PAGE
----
year = "2019",
month = "8",
day = "9",
language = "English",
pages = "poster",
note = "International Conference on Energy, Aquatech and Sustainability 2019, ICEAS 2019 ; Conference date: 09-08-2019 Through 13-08-2019",
url = "http://iceas.snu.ac.kr/",

}

Madirisha, MM, Lievens, C, Hack, HRGK & van der Meer, FD 2019, 'The Influence of Chelating Agents on Clays of the Geothermal Cap Rock: Implications for Enhancing Geothermal Reservoir Quality : poster' International Conference on Energy, Aquatech and Sustainability 2019, Arusha, Tanzania, United Republic of, 9/08/19 - 13/08/19, pp. poster.

The Influence of Chelating Agents on Clays of the Geothermal Cap Rock: Implications for Enhancing Geothermal Reservoir Quality : poster. / Madirisha, Makungu Marco; Lievens, C.; Hack, H.R.G.K.; van der Meer, F.D.

2019. poster International Conference on Energy, Aquatech and Sustainability 2019, Arusha, Tanzania, United Republic of.

Research output: Contribution to conferenceOtherAcademic

TY - CONF

T1 - The Influence of Chelating Agents on Clays of the Geothermal Cap Rock: Implications for Enhancing Geothermal Reservoir Quality : poster

AU - Madirisha, Makungu Marco

AU - Lievens, C.

AU - Hack, H.R.G.K.

AU - van der Meer, F.D.

PY - 2019/8/9

Y1 - 2019/8/9

N2 - Geothermal energy (Figure 1) is a green renewable energy source that h as potential to provide long-term energy with lower carbon footprint and maintenance costs than other renewable energy. A large portion of the world’s geothermal reserves is in sandstone reservoirs often characterized by quartz grains cemented with clays. Clays form also often the impervious boundary of the reservoir rock, the so-called caprock. Many geothermal reservoirs tend to lose permeability over time during production, therefore techniques are applied to enhance the reservoir quality in terms of fluid permeability. Partial dissolution of sand grains in the reservoir is a possibility to increase porosity and consequently permeability. However, the fluids used for dissolution should have limited reactions with the cementing clay minerals as this would cause collapse of the sandstone grain skeleton reducing permeability. Biodegradable chelating agents (BCA) compared to conventional chemicals (HF and HCl) have little reaction with clay, but can dissolve the sandstone grains; hence greenchemicals could be effective for enhancing reservoir quality. The emission ofdissolved CO2 from geothermal water becomes more of an issue recently.Biodegradable chelating agents could reduce CO2 emission since they offer highchelating capacities on a large variety of minerals including calcium-rich minerals. Calcium has the capacity to bond with CO2, proving to be effective for CO2 sequestration.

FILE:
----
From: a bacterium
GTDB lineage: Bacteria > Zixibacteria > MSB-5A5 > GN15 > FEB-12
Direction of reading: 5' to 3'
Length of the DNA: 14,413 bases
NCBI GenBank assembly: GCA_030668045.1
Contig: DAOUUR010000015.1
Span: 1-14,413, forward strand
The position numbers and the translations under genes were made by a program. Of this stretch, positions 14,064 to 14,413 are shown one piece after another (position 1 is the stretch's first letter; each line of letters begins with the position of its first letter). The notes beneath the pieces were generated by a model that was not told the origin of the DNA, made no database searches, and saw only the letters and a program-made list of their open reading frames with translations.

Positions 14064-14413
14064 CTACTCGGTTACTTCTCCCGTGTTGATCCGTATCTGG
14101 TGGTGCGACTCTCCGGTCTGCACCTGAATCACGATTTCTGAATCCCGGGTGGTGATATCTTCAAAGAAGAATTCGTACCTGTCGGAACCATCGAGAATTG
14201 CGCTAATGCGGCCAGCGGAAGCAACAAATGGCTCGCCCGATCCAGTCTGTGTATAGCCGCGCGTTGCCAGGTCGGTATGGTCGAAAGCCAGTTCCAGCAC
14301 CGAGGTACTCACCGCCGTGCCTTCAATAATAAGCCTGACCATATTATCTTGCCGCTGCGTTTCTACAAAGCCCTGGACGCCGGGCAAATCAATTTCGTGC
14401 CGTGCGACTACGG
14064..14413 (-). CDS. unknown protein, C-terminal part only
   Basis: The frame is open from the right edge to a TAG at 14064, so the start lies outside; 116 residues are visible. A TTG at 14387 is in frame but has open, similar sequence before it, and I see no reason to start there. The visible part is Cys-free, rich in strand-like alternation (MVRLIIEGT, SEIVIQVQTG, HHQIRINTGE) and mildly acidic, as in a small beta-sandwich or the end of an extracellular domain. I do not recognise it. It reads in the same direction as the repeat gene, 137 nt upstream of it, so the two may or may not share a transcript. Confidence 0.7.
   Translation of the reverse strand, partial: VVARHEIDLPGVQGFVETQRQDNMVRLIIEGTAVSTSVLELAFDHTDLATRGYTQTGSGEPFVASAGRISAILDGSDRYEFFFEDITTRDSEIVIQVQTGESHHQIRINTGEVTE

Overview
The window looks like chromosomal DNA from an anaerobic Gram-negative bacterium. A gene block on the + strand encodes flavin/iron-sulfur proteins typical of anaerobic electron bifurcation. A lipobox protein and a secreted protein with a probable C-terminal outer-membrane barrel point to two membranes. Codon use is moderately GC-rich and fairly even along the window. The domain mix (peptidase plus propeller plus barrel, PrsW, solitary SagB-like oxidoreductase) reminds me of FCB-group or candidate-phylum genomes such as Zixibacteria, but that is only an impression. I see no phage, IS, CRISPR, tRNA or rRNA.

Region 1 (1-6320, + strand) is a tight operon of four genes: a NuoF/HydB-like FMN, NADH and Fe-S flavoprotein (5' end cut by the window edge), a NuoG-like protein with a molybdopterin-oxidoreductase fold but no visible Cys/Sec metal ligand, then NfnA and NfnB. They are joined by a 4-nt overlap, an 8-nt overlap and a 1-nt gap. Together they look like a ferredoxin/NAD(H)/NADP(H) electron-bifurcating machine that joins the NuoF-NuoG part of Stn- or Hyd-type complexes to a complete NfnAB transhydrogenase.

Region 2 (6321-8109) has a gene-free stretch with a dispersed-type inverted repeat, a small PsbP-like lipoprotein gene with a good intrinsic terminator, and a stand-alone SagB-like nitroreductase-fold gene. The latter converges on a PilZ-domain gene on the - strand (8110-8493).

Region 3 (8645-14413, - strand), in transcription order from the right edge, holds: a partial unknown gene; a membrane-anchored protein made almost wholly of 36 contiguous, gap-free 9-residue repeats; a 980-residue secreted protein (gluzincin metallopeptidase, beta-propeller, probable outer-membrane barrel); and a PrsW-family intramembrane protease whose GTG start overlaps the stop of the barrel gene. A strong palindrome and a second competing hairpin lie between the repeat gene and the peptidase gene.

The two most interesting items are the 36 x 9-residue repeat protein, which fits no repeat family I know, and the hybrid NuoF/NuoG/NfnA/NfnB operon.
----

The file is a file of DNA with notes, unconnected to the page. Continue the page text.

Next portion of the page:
AB - Geothermal energy (Figure 1) is a green renewable energy source that h as potential to provide long-term energy with lower carbon footprint and maintenance costs than other renewable energy. A large portion of the world’s geothermal reserves is in sandstone reservoirs often characterized by quartz grains cemented with clays. Clays form also often the impervious boundary of the reservoir rock, the so-called caprock. Many geothermal reservoirs tend to lose permeability over time during production, therefore techniques are applied to enhance the reservoir quality in terms of fluid permeability. Partial dissolution of sand grains in the reservoir is a possibility to increase porosity and consequently permeability. However, the fluids used for dissolution should have limited reactions with the cementing clay minerals as this would cause collapse of the sandstone grain skeleton reducing permeability. Biodegradable chelating agents (BCA) compared to conventional chemicals (HF and HCl) have little reaction with clay, but can dissolve the sandstone grains; hence greenchemicals could be effective for enhancing reservoir quality. The emission ofdissolved CO2 from geothermal water becomes more of an issue recently.Biodegradable chelating agents could reduce CO2 emission since they offer highchelating capacities on a large variety of minerals including calcium-rich minerals. Calcium has the capacity to bond with CO2, proving to be effective for CO2 sequestration.

KW - geothermal

KW - chelating

KW - clay cap

KW - Reservoir

KW - biodegradable

KW - Permeability

KW - CO2

KW - ITC-GOLD

UR - https://ezproxy2.utwente.nl/login?url=https://library.itc.utwente.nl/login/2019/pres/hack_inf_pos.pdf

M3 - Other

SP - poster

ER -